Allocation of dynamic memory in memory-constrained environments is known to be a hard problem. When memory can be allocated at runtime the following problems present themselves in a fully-generalized system:
Provision of sufficient memory: the heap must be at least as big as the peak dynamic memory usage of the program, but that is impossible to predict for programs that allocate memory based on conditions that do not arise until runtime. Heap exhaustion can lead to unexpected program failure at allocation time.
Fragmentation of memory: a sub-problem of provision of sufficient memory, arising when repeated allocation and de-allocation of small memory segments cause available memory to be non-contiguous, limiting the maximum possible size for a new allocation.
Garbage management: whether explicitly or automatically, dynamic memory may need to be freed when no longer in use, but the definition of "in use" varies from program to program.
Performance overhead: dynamic memory allocation and de-allocation can take non-deterministic amounts of time depending on the current structure of the heap. This is particularly problematic for systems with hard realtime performance requirements, but even in non-realtime applications this can lead to degenerate performance that arises only after an application has been running for a long time.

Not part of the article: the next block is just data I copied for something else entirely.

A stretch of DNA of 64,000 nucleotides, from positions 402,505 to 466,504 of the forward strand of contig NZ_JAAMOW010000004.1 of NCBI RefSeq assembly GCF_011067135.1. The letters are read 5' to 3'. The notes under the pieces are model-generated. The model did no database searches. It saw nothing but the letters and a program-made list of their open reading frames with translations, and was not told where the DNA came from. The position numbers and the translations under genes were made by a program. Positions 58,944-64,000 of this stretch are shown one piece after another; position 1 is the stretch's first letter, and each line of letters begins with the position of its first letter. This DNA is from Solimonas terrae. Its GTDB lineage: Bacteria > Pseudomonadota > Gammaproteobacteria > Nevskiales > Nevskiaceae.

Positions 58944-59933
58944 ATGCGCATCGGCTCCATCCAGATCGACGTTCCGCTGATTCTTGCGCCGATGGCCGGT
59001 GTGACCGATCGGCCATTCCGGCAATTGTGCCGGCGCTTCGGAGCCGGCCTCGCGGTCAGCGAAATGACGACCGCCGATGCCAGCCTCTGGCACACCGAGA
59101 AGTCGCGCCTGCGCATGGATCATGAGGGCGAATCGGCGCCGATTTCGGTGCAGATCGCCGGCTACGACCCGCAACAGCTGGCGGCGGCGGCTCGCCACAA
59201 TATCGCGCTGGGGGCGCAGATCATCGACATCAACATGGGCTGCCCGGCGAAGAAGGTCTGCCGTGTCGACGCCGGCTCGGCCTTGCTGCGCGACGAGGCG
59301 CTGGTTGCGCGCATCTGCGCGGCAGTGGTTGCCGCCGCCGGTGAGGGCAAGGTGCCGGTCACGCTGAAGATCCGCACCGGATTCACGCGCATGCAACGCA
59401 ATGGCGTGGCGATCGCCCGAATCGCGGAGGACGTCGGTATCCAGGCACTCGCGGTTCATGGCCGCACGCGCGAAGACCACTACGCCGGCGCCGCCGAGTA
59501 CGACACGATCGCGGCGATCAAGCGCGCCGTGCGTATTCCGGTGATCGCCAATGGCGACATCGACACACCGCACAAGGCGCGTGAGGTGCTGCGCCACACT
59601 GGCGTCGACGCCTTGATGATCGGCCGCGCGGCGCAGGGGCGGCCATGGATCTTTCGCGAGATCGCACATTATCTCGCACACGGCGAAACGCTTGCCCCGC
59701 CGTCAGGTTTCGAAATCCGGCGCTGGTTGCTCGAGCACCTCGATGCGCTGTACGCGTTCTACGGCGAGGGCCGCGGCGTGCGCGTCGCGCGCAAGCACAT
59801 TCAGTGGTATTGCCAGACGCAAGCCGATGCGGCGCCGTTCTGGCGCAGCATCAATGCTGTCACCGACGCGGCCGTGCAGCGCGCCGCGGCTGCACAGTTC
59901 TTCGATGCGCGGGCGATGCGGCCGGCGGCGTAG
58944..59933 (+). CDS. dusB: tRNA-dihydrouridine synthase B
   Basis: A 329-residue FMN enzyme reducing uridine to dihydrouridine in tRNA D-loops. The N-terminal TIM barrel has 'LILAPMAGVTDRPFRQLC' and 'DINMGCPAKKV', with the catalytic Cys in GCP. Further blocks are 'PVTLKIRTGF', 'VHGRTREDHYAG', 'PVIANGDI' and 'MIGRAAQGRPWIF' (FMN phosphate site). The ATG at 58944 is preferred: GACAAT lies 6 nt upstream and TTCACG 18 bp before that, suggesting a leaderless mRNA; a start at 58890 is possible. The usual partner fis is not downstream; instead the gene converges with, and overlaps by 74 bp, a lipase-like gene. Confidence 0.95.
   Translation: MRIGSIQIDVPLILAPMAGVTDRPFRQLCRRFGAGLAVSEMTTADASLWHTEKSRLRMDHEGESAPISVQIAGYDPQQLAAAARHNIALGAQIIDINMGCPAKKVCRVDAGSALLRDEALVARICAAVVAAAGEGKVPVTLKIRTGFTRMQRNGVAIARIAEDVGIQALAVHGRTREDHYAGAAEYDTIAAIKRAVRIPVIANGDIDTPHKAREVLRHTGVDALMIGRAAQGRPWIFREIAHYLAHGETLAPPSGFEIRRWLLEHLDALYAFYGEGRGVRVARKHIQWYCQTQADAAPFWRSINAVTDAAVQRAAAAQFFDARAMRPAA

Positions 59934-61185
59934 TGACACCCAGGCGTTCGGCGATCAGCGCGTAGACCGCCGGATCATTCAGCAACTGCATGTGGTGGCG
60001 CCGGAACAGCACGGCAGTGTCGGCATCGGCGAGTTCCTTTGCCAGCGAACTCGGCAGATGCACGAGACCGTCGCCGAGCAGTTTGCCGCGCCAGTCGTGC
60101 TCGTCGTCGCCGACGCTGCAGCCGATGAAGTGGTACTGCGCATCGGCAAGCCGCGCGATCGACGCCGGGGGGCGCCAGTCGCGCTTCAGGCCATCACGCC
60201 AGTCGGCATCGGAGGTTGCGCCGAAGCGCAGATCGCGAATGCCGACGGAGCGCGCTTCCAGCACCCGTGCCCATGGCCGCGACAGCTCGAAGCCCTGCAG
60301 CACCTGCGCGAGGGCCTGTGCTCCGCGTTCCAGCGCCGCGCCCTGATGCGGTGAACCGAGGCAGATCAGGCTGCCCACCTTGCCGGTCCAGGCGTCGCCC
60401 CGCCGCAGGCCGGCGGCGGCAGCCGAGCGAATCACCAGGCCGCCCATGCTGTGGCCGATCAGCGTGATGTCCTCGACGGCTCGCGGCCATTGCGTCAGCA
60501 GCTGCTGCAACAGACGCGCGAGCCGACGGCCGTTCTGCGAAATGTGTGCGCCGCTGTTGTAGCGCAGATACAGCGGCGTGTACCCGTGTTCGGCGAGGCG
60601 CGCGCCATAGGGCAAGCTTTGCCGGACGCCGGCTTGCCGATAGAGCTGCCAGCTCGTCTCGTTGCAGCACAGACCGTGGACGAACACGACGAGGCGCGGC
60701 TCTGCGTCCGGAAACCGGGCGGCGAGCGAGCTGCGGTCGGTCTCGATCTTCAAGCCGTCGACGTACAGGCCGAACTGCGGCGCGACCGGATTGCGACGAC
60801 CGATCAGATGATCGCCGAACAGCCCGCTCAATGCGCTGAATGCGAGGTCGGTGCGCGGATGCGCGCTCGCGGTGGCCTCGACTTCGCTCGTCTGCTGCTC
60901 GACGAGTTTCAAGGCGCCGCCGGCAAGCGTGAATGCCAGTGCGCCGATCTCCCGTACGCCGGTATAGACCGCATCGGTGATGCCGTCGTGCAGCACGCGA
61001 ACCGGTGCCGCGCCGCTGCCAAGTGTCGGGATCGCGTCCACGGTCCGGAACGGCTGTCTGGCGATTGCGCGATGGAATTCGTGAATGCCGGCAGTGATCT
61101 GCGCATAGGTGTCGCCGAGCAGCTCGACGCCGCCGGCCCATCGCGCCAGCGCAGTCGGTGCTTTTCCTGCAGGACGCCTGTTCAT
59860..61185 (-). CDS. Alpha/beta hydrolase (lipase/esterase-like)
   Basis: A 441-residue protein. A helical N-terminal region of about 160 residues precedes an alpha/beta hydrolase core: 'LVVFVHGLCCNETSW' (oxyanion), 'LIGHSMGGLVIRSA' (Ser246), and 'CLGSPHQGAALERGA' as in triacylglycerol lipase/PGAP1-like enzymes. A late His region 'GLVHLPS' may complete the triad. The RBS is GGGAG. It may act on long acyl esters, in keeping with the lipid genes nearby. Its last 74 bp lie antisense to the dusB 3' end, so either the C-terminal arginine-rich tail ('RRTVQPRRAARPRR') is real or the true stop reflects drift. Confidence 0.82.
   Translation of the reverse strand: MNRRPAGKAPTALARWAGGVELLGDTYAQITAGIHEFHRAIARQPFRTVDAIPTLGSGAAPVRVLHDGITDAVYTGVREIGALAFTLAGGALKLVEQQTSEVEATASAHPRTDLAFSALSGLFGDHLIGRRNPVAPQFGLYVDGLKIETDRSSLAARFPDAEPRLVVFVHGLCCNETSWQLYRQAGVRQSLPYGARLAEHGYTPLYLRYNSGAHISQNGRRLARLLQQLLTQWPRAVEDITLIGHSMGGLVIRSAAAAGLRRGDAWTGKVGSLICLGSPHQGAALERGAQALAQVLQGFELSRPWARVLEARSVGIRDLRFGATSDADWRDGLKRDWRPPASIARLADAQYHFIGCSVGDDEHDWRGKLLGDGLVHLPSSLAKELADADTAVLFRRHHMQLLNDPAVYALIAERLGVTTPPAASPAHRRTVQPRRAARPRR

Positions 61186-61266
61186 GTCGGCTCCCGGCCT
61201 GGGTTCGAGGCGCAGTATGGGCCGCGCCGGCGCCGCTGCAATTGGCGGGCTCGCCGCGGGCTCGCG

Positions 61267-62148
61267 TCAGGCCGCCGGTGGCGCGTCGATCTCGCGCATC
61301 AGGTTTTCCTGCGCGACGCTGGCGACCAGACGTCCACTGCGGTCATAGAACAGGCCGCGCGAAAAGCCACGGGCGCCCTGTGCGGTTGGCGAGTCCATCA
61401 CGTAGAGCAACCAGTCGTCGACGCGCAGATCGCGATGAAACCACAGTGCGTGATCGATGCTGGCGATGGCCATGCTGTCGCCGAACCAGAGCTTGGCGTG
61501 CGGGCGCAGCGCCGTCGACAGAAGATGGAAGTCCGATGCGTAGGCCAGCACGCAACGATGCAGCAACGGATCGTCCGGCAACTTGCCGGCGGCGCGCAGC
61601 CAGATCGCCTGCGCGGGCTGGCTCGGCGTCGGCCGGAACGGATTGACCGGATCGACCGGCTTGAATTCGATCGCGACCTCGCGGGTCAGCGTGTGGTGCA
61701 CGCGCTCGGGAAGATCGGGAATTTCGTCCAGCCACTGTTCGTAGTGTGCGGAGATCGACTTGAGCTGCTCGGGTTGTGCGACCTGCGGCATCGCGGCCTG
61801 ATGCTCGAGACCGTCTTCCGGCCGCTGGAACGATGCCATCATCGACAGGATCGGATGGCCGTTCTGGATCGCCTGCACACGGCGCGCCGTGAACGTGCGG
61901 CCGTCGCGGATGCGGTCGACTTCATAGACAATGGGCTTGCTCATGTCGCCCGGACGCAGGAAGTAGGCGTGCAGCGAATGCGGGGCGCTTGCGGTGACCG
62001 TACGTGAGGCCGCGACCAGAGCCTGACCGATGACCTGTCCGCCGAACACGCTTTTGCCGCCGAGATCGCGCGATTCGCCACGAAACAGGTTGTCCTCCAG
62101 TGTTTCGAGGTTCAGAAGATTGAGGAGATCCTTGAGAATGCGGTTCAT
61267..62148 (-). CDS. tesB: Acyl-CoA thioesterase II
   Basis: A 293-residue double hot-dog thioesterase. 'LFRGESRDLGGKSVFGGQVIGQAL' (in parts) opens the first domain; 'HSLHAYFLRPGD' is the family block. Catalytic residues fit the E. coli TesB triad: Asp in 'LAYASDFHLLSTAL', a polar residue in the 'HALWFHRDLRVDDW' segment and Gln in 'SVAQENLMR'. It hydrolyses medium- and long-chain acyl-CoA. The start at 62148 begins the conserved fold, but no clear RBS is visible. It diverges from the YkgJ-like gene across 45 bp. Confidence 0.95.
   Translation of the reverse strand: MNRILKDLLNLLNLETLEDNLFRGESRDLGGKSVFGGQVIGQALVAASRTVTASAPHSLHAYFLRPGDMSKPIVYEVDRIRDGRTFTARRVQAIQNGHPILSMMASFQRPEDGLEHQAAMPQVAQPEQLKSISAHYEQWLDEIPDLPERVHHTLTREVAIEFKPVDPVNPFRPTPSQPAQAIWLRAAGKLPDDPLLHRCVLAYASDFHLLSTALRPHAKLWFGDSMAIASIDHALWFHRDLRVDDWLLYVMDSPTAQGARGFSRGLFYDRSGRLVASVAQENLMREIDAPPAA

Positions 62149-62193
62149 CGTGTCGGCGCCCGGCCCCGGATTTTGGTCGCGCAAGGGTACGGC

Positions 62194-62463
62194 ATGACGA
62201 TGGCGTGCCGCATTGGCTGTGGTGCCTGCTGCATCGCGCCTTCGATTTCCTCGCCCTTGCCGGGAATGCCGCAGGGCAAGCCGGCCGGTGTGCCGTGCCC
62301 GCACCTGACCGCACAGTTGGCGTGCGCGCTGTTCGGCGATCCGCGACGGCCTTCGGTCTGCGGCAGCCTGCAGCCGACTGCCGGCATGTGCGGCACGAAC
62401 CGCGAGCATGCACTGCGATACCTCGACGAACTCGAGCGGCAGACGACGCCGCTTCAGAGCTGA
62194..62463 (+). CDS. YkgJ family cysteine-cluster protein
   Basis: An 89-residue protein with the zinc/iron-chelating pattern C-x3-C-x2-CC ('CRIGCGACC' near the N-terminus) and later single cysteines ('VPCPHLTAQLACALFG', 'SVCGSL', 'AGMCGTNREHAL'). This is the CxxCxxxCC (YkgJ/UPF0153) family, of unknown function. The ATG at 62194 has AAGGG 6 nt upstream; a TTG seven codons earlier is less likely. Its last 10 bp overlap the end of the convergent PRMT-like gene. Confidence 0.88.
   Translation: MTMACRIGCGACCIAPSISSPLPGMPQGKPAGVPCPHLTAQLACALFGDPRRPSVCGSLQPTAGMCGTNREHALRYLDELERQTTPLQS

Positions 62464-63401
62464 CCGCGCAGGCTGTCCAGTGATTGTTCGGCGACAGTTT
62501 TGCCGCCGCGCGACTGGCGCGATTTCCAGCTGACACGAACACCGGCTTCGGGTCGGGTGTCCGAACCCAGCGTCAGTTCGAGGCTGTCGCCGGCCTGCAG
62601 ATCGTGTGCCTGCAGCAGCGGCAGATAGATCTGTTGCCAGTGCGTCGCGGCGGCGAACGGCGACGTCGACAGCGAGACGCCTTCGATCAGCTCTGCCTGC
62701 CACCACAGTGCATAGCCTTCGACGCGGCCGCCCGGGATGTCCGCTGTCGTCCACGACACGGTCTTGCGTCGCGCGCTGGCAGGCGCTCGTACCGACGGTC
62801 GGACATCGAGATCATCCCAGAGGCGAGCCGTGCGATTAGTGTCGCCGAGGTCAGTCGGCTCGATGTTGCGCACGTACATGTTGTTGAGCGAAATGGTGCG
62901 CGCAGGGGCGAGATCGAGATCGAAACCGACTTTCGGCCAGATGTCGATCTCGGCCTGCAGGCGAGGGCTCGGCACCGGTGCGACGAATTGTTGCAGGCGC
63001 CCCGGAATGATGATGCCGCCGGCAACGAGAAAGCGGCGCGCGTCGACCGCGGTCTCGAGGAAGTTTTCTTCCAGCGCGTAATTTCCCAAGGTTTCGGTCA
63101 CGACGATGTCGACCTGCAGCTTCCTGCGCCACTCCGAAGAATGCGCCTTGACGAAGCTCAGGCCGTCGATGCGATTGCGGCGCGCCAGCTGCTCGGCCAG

In modern programming environments the above concerns are often mitigated by simply over-provisioning memory to the point that the problems arise only in unlikely edge cases. When memory is plentiful, one can often take a "best effort" approach to dynamic memory management, and when performance requirements are soft one can even resort to automatic memory management strategies like a compacting garbage collector, which trade CPU time for improved use of heap memory.
However, embedded systems remain problematic for the following reasons:
Embedded systems are often very memory-constrained compared to today's general-purpose computing hardware, with RAM capacities measured in kilobytes rather than gigabytes.
Embedded systems often have hard or soft realtime constraints placed on them, even if just remaining ready to respond to external interrupts in a timely fashion, which make "stopping the world" for non-deterministic amounts of time undesirable or impossible.
Embedded systems can sometimes run for many years without restarting and will often have no way to signal to the user that memory is becoming tight or has been exhausted. A seemingly-random memory allocation failure several months into the runtime of an embedded system could therefore be at least inconvenient, and possibly even catastrophic.
For these reasons embedded software designers often choose to avoid dynamic memory allocations altogether. Sometimes that is not possible, and so designers will adopt various strategies to constrain dynamic memory usage so that it is predictable, such as providing a fixed memory pool to each subsystem and using fixed-sized allocations within those pools to avoid fragmentation.